ranks disdaining to turn their backs
on the foe. Michel at the head of his
battallions fought like a lion.
every demand of the enemy to surren
der, he replied, "The Guard dies but
never surrenders." And as with his
last breath he bequeathed this motto
to the Guard he fell a glorious witness
to its truth. Death traversed those
eight battallions with such rapid foot
steps that they soon dwindled and died
away to two,"which turned in hopeless
daring on the overwhelming number
that pressed their retiring footsteps.
Last of all but a single battalion,
the debris of the column of granite at
Marengo was left. Into this Napoleon
flung himself. "Carabrome its brave
commander saw with terror the Em-good
peror in its frail keeping. lie was not
struggling for victory, he was intent
on snowing how the guard dio. Ap
proaching the elttperor, he cried out,
"Retire you see that death has
no need of you and closing mourn
fully yet sternly round the expiring
eagles, those brave hearts bade Na
poleon an eternal adieu, and flinging
themselves on the enemy were piled
with the dead at their feet.
Many of the officers were seen to
destroy themselves rather than suffer
defeat. Thus greater even in its own
defeat than any other corps of men invessels,
gaining a victory, the Old Guard
passed from the stage and the curtain
dropped upon its strange career. It
had fought its last battle.
E A E A N EXECUTION
O W A E
Translated from Diario do la Maries, Sept.
2*th.
By the steamer Osceola, which ar
rived yesterday at Batabona from
Truxillo, we have received letters that
gives us an account of the tragical
of the great fillibustcr. W in
sert them below and it is highly sat
isfactory to note the Christian death
of the celebrated fillibustcr. It is a
great pity that a man capable of such
sentiments should have led a life du
ring which he caused so many disas
ters to humanity.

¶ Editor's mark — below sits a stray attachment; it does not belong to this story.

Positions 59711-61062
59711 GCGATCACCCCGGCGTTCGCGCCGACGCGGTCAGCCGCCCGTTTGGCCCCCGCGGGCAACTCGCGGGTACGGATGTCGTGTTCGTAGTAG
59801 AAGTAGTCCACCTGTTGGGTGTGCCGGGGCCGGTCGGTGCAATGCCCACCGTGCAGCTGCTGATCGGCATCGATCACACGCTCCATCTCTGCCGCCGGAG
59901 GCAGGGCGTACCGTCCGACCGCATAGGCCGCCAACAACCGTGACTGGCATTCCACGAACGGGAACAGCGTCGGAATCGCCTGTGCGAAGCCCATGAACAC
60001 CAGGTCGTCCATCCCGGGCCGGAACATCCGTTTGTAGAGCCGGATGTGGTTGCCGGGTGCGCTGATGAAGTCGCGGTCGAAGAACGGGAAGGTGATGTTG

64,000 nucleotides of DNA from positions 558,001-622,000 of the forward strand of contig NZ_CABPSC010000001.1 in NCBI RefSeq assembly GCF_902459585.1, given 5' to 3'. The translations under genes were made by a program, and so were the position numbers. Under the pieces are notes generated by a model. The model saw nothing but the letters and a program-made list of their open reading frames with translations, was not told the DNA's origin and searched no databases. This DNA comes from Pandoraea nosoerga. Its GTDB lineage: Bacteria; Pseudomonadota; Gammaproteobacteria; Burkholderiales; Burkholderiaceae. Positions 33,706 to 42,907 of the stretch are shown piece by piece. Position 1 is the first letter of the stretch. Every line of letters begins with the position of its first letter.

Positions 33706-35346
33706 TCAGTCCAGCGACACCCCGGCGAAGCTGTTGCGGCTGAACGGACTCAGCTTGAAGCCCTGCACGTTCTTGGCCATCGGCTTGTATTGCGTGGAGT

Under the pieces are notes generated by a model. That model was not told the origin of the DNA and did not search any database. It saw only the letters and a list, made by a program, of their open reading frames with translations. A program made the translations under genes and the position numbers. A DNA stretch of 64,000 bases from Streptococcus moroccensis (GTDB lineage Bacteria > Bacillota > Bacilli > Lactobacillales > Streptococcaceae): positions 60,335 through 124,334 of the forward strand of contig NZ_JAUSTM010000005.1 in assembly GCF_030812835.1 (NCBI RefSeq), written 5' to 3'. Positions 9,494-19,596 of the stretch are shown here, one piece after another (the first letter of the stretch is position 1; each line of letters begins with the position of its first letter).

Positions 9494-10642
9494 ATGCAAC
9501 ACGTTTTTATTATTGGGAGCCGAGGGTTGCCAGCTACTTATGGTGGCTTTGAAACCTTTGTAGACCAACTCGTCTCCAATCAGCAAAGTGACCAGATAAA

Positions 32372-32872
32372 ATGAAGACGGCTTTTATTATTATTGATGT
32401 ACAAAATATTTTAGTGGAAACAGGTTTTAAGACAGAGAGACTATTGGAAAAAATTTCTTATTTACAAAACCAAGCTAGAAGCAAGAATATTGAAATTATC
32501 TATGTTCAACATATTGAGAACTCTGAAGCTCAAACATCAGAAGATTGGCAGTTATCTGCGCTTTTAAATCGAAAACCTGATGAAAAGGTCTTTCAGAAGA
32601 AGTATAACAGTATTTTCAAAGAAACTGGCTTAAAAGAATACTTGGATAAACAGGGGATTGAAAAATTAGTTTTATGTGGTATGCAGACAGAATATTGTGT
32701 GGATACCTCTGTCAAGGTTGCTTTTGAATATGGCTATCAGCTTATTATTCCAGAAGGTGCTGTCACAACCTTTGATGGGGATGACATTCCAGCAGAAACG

It is not less satisfactory to us to
see how mercifully disposed the Audown
thorities of Honduras were to
theap-e
gratuitous disturbers of the peace of
the country. The gift of life con^d-
ed to the second in command \$
elequent demonstration Oi t'
without the beating of a drum or «t „.
.i O daily insult these countries—for
bugle note to cheer° their sturdy covt
age, they moved in dead £:.lcn'"e
a
0
ble
spirit which prevailed t^ere" as is al
the humane r^d generous treat
ment shown ho officers and sol
a he expedition. The writers
which they cannot find epithets suffi
ciently hard-may here learn all that
there is respectable and honorable in
the sentiments of which tho authori
ties of Honduras have just given
proof
Here aro the Fetters:
TRUXILLO, Sept 18, l860.^-The
who with two hundred men pursued
them in connection with the steamer
Icarus. I ant about to narrate to
you, Circumstantially, the: particulars
of the entrance and execution of their
chieftain.
On the 5th inst,. aj thd moment
that General Gody with the auxiliary
troops of Guatemala, set sail with'two
vessels to join Gen. Alvarez, the
schooner Correo came to anchor in
the fort, bringing back the expedition
of Gen. Alvarez himself. The Icarus
remained behind from-motives ot con
venience, but she also came to anchor
during the night.
The next day, at four orciock in
after noon, three great launches (the
very, ones useel by the invaders,) Werje.
alongside of the steamer to
receive the prisoners, who came ashore
under guard of the marines ot the Ica
«fit- ."..V- .,
Upon disembarking, the marines
maixihcd first, the Hondiman troops
I '.
came next, marching in hollow square
with the prisoners in the centre.
With the exceptions of a fillibusters,
all the party looked like corpses, and
some ot them were apparently in the
last agonies. With their sad and lan
guid looks, they appeared to curse the
who had brought them to such
dire extremities.
The march at the entrance was slow
and solemn. Walker, at the head of
his people marched at the tap of therespond
drum, and was the observed of all ob
servers.
As soon as Walker entered the
prison he was heavily ironed, and ask
ed if he wanted anything. only
asked for water. then sent for
the Chaplain of this port, and protest
ing his faith as a Roman Catholic, he
was seen thereafter almost constantly
kneeling at the feet of the priest in
front or a small altar, on which, by the
dim light of the tapers, the image of
Jesus was distinguished. Among
other things he once said to the Capt.,
"I am resigned to die my political ca
reer is concluded."
On the 11th inst., at 1 o'clock p. M.
Walker was notified of his sentence of
death and to this startling message
the only reply he made was' to a6k at